Wellness: The Poison Purse

As the Environmental Protection Agency dusts off its cogs after years of inactivity, a consumer watchdog group has given us yet another reason to believe that the global manufacturing sector is trying to kill us. Their chief weapon this time?

Vinyl and faux leather handbags in an array of bright colors.

Data released by healthystuff.org found that 75 percent of handbags tested by the group contained lead, with some bags hitting levels up to 19 times the federal standard for children's toys. Many bags, including some bearing popular brands such as Candie's, Guess, Nine West, Aldo, and French Connection (notice that buying an expensive bag doesn't necessarily afford any protection), also contained arsenic, mercury, and other materials that can sicken people in cases of long-term exposure.

There are no requirements for testing on most consumer products that aren't marketed for children, including apparel and accessories, said Jeff Gearheart, research director at the Ecology Center, which created healthystuff.org.

The lack of regulation fails to keep both adults and children safe from materials such as lead, which can cause cancer and has been linked to IQ impairment in children.

How dangerous are hazardous substances in purses? "A kid doesn't care if they're going to chew on their mom's purse or if they're chewing on a toy," said Gearheart, adding, "People should realize that some of the [chemicals] that go into these products don't stay in the products. They come out of the products, they're released into the air, they're released into the environment."

The data adds to growing concern in the United States over chemicals found in consumer goods, from baby bottles to frying pans. A September 29 announcement by Obama-appointed Environmental Protection Agency Administrator Lisa P. Jackson may indicate that federal regulators are finally responding to that concern.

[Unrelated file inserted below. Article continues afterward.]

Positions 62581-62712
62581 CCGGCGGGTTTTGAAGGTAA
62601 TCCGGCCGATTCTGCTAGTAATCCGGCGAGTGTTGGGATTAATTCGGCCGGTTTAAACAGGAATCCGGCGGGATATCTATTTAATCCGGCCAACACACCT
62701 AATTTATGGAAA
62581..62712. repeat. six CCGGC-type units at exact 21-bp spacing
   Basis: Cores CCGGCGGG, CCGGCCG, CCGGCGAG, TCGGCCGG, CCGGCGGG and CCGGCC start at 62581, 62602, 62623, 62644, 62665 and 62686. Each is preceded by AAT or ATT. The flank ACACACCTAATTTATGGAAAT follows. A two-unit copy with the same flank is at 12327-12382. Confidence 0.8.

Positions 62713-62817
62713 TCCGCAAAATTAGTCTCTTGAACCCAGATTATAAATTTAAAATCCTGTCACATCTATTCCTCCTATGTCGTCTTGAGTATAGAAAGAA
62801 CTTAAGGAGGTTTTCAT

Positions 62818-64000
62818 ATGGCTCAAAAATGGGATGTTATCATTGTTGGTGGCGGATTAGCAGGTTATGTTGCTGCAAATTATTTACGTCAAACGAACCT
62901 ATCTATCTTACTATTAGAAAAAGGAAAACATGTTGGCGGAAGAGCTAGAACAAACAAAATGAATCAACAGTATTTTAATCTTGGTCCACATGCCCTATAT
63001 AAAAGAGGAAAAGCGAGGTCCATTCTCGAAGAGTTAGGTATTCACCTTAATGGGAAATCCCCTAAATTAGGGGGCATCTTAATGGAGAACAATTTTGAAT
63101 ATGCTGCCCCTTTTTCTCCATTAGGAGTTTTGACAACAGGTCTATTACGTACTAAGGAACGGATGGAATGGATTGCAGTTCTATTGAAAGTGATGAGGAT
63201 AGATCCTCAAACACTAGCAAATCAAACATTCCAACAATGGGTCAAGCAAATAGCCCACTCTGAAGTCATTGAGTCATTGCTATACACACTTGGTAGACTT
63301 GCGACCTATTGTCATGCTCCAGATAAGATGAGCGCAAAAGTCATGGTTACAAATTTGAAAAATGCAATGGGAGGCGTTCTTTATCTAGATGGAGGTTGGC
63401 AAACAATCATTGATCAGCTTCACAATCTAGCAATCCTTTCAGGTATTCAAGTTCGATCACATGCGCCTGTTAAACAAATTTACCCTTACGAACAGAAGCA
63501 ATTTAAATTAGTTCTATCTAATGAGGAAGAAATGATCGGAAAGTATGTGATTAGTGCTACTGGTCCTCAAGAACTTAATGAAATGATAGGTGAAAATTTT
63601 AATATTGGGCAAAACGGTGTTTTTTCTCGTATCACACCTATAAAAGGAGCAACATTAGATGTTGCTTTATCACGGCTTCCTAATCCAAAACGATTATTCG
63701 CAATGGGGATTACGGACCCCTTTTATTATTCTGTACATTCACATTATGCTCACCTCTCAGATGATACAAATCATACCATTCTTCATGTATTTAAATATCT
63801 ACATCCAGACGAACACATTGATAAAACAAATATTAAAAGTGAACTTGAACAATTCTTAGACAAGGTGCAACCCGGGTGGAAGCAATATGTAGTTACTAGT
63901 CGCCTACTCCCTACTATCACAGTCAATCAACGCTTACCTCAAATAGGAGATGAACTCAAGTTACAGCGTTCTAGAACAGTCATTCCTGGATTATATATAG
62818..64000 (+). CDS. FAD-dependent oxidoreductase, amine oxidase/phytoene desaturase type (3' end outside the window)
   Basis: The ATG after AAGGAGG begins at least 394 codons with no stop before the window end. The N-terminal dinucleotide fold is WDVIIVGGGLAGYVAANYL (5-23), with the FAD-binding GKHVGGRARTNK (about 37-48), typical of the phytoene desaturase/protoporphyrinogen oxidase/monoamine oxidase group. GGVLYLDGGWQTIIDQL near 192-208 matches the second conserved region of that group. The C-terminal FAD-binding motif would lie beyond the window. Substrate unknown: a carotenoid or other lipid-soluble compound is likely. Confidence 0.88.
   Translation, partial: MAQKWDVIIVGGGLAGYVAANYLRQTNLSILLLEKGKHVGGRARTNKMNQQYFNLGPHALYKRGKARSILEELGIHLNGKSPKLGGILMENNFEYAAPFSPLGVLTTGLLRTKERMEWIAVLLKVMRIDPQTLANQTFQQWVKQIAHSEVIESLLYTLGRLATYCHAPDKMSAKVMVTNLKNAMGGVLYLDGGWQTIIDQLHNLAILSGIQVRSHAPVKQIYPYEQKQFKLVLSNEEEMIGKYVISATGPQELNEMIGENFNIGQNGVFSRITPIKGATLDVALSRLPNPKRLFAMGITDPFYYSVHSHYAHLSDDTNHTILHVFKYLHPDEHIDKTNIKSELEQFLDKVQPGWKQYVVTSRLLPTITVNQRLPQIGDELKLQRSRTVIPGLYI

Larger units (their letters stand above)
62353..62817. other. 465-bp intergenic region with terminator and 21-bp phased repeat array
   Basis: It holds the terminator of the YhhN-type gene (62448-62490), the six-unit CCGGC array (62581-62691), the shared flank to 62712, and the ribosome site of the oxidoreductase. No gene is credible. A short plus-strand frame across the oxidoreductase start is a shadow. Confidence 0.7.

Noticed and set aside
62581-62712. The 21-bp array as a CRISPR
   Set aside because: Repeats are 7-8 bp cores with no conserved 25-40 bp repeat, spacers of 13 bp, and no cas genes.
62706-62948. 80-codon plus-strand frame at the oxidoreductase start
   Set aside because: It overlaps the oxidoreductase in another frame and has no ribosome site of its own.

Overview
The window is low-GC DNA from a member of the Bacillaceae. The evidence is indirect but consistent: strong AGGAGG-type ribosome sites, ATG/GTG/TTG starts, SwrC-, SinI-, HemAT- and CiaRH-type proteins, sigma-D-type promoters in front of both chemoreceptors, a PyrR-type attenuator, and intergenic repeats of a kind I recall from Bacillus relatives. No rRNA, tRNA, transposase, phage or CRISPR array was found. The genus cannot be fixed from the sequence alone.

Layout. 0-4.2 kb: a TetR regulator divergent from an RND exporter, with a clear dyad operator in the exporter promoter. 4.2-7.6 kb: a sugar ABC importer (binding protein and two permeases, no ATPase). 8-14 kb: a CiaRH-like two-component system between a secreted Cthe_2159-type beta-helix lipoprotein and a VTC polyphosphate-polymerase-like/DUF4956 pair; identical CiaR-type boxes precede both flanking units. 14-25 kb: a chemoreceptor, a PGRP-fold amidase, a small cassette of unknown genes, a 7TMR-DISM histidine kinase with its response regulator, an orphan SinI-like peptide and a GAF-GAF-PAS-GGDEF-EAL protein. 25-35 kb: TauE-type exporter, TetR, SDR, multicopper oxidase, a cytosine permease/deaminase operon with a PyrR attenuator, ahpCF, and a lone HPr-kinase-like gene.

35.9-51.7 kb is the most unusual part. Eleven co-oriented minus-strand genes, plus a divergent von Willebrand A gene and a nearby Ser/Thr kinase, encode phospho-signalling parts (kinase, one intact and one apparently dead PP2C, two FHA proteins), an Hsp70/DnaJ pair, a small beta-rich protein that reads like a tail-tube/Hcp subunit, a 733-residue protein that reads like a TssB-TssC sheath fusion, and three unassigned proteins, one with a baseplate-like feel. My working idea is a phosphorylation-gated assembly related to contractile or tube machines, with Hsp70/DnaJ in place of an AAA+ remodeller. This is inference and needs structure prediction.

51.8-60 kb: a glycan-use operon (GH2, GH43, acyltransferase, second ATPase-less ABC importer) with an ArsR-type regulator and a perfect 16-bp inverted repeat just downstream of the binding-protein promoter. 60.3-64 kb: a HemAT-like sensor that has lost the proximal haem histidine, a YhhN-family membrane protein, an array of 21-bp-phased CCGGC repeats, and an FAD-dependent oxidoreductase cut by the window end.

Speaking in San Francisco, Jackson announced plans to update the 1976 Toxic Substances Control Act, the first and only comprehensive piece of U.S. legislation to require testing on chemicals in consumer products. TSCA exempted everything on the market before 1981, meaning that only a small number of chemicals were subject to testing and regulation under the law.

"Over the years, not only has TSCA fallen behind the industry it's supposed to regulate—it's been proven an inadequate tool for providing the protection against chemical risks that the public rightfully expects," said Jackson.

Referring to a 2005 study that found 287 different chemicals in the cord blood of 10 newborn babies, Jackson noted, "As more and more chemicals are found in our bodies and the environment, the public is understandably anxious and confused."

Jackson also said the federal agency will review six common chemicals that have raised concern lately, including bisphenol A (BPA) and phthalates. While not all chemicals found in consumer products are dangerous, almost no effort has been made in the United States to identify which chemicals are harmful, or to eliminate those that are known to pose a health risk during long-term exposure.

"People still have this presumption in the United States that the government is looking out for their interests and that the government is going to determine whether something is safe or not. That, unfortunately, is an illusion," said Mark Schapiro, author of the book Exposed: The Toxic Chemistry of Everyday Products and What's At Stake for American Power and editorial director of the Center for Investigative Reporting.